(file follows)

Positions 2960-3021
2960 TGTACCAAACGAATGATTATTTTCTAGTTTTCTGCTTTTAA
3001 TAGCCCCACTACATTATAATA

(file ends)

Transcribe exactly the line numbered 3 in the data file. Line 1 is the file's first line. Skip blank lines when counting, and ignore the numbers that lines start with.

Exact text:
3001 TAGCCCCACTACATTATAATA